Opinion: Intolerance and the Sikh temple shootings
Sunday, August 19, 2012
The Oneonta (N.Y.) Daily Star on intolerance and the Sikh temple shootings in Wisconsin, from Aug. 13, 2012:
The recent shooting deaths of six victims at a Sikh temple in Wisconsin brings to light once again the struggles we face over achieving tolerance for beliefs other than our own, which is a foundation of our nation's creation.
In this case, those of the Sikh faith were targeted in their own house of worship, whether mistaken by the shooter for Muslims or because they wear distinctive turbans and beards as part of their faith. They were seen and treated as something other than rightful American citizens guaranteed the freedom to practice their religion. ...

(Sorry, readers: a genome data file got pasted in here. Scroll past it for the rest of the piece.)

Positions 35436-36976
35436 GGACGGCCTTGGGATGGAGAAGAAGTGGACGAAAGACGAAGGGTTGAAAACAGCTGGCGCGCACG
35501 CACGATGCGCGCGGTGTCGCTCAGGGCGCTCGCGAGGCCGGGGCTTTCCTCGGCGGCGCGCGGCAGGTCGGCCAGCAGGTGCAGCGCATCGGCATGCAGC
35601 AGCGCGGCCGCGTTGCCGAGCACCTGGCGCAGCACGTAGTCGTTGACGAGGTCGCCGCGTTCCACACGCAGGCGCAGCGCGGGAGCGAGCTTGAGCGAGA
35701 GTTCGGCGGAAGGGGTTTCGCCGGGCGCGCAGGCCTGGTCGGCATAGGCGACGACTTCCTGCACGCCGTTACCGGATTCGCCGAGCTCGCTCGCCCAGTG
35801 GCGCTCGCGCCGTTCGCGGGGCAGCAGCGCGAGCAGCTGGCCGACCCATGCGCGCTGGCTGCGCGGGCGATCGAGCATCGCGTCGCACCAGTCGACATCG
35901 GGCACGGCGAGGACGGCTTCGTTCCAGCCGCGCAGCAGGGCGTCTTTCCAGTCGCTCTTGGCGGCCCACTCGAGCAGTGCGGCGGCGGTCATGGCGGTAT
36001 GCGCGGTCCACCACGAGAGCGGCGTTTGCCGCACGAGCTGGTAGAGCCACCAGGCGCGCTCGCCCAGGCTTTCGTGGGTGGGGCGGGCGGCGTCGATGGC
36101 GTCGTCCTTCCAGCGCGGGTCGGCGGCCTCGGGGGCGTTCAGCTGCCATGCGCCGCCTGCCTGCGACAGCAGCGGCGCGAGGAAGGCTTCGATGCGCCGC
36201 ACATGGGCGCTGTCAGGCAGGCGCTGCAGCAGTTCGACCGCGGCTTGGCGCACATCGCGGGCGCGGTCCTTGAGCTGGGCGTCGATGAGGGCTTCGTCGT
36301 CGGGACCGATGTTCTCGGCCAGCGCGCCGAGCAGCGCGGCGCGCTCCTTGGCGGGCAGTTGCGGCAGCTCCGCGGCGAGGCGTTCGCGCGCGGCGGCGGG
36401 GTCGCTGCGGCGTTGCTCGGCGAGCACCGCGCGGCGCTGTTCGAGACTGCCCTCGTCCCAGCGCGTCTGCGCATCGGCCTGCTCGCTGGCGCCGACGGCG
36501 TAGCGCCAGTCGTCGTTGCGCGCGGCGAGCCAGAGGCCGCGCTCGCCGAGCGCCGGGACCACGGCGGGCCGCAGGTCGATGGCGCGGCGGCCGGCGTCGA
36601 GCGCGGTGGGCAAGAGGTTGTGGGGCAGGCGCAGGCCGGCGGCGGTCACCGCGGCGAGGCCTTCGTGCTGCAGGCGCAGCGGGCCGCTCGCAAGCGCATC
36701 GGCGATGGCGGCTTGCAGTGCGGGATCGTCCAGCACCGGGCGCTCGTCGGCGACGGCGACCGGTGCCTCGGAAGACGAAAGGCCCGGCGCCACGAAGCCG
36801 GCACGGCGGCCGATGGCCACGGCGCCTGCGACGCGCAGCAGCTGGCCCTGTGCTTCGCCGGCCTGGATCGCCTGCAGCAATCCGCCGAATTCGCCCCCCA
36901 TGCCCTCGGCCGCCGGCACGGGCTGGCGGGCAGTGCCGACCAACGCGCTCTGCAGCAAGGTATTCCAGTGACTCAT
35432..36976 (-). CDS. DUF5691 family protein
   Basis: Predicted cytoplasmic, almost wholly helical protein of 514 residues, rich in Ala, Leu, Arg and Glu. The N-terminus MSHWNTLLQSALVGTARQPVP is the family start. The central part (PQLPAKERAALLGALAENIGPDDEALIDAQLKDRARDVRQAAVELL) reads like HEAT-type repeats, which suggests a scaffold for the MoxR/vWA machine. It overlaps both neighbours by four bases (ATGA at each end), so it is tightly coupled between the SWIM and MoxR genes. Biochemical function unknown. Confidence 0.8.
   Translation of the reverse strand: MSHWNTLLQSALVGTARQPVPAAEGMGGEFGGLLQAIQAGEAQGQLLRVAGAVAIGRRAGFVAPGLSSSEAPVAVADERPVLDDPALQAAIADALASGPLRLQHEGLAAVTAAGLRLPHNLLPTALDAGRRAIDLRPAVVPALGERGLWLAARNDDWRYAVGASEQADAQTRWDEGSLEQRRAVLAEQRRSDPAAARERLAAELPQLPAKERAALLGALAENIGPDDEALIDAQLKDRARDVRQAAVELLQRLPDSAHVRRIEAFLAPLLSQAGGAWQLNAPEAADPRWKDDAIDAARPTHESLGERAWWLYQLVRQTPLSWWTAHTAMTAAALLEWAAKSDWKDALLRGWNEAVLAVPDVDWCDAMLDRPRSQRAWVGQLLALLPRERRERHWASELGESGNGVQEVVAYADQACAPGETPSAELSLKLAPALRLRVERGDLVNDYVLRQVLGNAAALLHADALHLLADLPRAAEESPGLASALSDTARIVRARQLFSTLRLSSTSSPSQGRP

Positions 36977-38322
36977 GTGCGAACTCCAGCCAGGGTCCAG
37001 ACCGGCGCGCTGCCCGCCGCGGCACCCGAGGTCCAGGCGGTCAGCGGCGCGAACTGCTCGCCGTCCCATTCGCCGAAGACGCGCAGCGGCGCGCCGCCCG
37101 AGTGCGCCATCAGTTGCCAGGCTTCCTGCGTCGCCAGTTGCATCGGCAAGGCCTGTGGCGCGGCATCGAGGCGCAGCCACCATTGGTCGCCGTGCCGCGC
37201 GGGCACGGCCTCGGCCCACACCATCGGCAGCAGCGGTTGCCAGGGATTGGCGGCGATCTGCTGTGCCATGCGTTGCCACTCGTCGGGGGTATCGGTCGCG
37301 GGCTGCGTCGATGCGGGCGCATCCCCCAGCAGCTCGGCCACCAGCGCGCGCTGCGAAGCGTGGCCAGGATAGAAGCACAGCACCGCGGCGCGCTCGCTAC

The shooter accused of the attacks — 40-year-old U.S. Army veteran Wade Michael Page — was shot by police, then committed suicide, that day.
While we may never know his motives, media reports have said Page was a white supremacist who felt action was needed against any that did not fall in line with the betterment of white, Christian males.
It is hard for most of us to understand how someone could do this. Some in the Sikh community wondered aloud, "What did we do wrong?" after the shooting. ...
Those of the Sikh faith also faced persecution. According to Washington, D.C.-based think tank Sikh Coalition, there were at least 300 reported incidents of attacks against Sikhs in the months after 9/11. They were painted, like Muslims, as terrorist and un-American. ...
It is vital to acquire knowledge and understanding of other faiths and cultures. And we must work to root out the injustice and intolerance that led to such acts of hatred and terror against some of our own.
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